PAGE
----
$d(E_e)_n=\cfrac{dE_e}{dA_2\cos\varepsilon_2}$
$d\omega_1=\cfrac{dA_1\cos\varepsilon_1}{r^2}$
$d\omega_2=\cfrac{dA_2\cos\varepsilon_2}{r^2}$

Photometry uses the following quantities, terms and units: [5]

Quantity / Term Symbol Defining Equation Units Units Name Notes
Luminous energy $Q_v$ $lm\cdot s$ Lumen second
Luminous flux (or power) $F_v$ (or $P_v$) $F_v=KP_e$
$F_v=K_m\int_\lambda P_{e,\lambda}V(\lambda)d\lambda$
$lm$ Lumen
($cd\cdot sr$)
$P_e$: Radiant flux ($W$)
$K$: Luminous efficacy ($lm\cdot W^{-1}$)
Luminous exitance $Mv$ $M=\cfrac{dF_v}{dA_1}$ $lx$ Lumen per square metre (or lux)
($lm\cdot m^{-2}$)
Illuminance $E_v$ $E_v=\cfrac{dF_v}{dA_2}$ $lx$ Lumen per square metre (or lux)
($lm\cdot m^{-2}$)
$dA_2$: Surface element of receiver
Luminous intensity $I_v$ $I_v=\cfrac{dF_v}{d\omega_I}$ $cd$ Candela
($lm\cdot sr^{-1}$)
Luminous flux per unit solid angle
$d\omega_I$: Element of solid angle with apex (1) at surface of source
Luminance $L_v$ $L_v=\cfrac{d^2F_v}{dA_1\cos\varepsilon_1d\omega_1}$
$L_v=\cfrac{dI_v}{dA_1\cos\varepsilon_1}$
$L_v=\cfrac{d^2E_v}{dA_2\cos\varepsilon_2d\omega_2}$
$L_v=\cfrac{dE_{v,n}}{d\omega_2}$
$cd\cdot m^{-2}$ Candela per square metre (or nits)
($lm\cdot m^{-2}\cdot sr^{-1}$)
$dA_1$: Surface element of source
$\varepsilon_1$ Angle between direction (1)-(2) and normal $n_1$ of $dA_1$
$dA_1\cos\varepsilon_1$: $dA_1$ orthogonally projected on plane perpendicular to direction (1)-(2)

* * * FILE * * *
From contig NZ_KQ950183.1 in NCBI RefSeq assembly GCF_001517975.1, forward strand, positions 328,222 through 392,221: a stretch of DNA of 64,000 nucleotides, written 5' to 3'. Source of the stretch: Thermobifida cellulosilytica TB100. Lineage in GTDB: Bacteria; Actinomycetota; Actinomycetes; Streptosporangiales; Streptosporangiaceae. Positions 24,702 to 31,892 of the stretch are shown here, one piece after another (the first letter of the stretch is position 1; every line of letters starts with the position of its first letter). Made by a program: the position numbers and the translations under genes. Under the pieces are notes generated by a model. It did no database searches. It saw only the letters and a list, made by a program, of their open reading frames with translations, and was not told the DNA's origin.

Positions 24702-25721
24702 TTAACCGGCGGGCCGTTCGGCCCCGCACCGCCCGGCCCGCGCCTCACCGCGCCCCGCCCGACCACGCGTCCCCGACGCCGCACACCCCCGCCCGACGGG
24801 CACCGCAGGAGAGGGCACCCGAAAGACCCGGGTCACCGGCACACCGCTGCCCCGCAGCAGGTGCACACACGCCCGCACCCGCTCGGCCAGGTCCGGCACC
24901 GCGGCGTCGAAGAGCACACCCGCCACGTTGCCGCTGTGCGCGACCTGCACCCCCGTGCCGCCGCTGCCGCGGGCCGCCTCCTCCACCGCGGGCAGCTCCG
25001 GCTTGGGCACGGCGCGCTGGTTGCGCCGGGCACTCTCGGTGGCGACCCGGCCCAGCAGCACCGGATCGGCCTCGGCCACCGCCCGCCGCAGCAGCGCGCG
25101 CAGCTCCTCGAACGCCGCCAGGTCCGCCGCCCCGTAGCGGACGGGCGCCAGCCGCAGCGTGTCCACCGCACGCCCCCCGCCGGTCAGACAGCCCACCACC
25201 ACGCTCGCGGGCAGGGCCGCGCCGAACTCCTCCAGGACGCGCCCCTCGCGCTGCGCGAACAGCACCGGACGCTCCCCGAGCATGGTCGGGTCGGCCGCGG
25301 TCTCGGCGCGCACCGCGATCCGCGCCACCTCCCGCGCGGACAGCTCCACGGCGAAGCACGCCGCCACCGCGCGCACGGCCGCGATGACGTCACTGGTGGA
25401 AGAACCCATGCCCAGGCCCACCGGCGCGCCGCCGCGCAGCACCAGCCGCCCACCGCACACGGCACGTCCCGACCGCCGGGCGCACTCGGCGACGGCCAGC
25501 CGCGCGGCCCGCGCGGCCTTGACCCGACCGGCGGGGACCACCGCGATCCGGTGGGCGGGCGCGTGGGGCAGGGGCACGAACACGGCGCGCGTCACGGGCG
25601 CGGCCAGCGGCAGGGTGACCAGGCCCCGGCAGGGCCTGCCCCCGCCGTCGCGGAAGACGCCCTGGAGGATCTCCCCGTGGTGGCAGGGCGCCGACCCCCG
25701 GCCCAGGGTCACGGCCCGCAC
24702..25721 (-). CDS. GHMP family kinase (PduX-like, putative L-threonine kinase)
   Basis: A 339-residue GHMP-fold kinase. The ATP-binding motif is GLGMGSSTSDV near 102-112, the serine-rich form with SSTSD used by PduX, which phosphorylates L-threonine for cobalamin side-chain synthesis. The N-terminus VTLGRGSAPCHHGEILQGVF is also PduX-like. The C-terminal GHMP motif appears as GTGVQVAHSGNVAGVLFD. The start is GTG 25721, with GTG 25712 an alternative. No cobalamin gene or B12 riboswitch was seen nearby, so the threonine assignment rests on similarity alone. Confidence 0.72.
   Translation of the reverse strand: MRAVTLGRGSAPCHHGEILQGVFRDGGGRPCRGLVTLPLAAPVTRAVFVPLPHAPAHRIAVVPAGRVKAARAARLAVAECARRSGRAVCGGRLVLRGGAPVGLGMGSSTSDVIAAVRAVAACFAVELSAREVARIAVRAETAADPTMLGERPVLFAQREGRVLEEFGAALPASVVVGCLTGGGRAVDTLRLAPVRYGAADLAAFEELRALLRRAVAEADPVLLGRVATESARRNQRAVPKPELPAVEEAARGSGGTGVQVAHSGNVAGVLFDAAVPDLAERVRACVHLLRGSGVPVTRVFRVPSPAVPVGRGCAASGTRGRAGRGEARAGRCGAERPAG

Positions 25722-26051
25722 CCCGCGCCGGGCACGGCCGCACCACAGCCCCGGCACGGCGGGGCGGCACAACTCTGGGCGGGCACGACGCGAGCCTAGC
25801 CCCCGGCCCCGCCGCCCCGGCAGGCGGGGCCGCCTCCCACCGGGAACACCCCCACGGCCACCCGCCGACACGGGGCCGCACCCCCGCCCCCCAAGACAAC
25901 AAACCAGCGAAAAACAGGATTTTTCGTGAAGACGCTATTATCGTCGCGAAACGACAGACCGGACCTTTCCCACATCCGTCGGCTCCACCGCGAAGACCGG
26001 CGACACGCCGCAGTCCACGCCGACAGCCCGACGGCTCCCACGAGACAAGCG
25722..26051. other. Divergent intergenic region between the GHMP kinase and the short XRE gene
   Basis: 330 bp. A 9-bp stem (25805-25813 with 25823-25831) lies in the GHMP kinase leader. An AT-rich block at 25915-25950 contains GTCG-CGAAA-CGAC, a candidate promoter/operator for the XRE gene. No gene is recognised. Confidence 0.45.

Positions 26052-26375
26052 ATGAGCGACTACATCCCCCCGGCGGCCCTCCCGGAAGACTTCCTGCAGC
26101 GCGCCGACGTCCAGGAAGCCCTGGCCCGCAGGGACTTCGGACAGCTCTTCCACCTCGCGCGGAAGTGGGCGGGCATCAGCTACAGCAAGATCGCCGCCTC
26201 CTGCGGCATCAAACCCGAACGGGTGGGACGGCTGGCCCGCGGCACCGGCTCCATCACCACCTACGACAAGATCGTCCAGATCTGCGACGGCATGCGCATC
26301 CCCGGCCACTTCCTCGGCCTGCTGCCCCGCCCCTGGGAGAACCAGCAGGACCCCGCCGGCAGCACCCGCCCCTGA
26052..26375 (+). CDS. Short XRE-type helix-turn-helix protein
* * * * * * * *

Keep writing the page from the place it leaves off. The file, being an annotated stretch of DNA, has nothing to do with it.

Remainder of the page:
$dE_{v, n}$: Illuminance on $dA_2$ normal to the direction (1)-(2)
$d\omega_2$: Element of solid angle with apex (2) at surface of receiver
Luminous efficacy function $K(\lambda)$ $K(\lambda)=K_mV(\lambda)$
with $K_m$=683
$V(\lambda)$: Relative photopic luminous efficiency function

The following figures illustrate the notes from the above tables: [5]

In [1]:
from IPython.core.display import Image

Image(filename='resources/images/Photometric_Quantities_001.png') 
Out[1]:
In [2]:
from IPython.core.display import Image

Image(filename='resources/images/Solid_Angle_001.png') 
Out[2]:

As per the above tables, a quantity in the photometric system has a similar quantity in the radiometric system:

  • Radiant energy and luminous energy.
  • Radiant flux and luminous flux.
  • Radiance exitance and luminous exitance.
  • Irradiance and Illuminance.
  • Radiant intensity and luminous intensity.
  • Radiance and luminance.

Photoreceptors

The human eye has two different types of photoreceptor cells:

  • The cone cells are mediating the photopic vision, responsible for the colour perception and defined as the vision by the normal eye in which cones are the principle active photoreceptors. [6] In the photoreceptor layer of the retina, around $6.8\cdot 10^6$ cone cells of types $S$, $M$, $L$ are measuring light with respective peak absorption at wavelengths of about 420 nm, 534 nm and 564 nm. Photopic vision luminance levels are defined for $L_v>10\ cd\cdot m^{-2}$.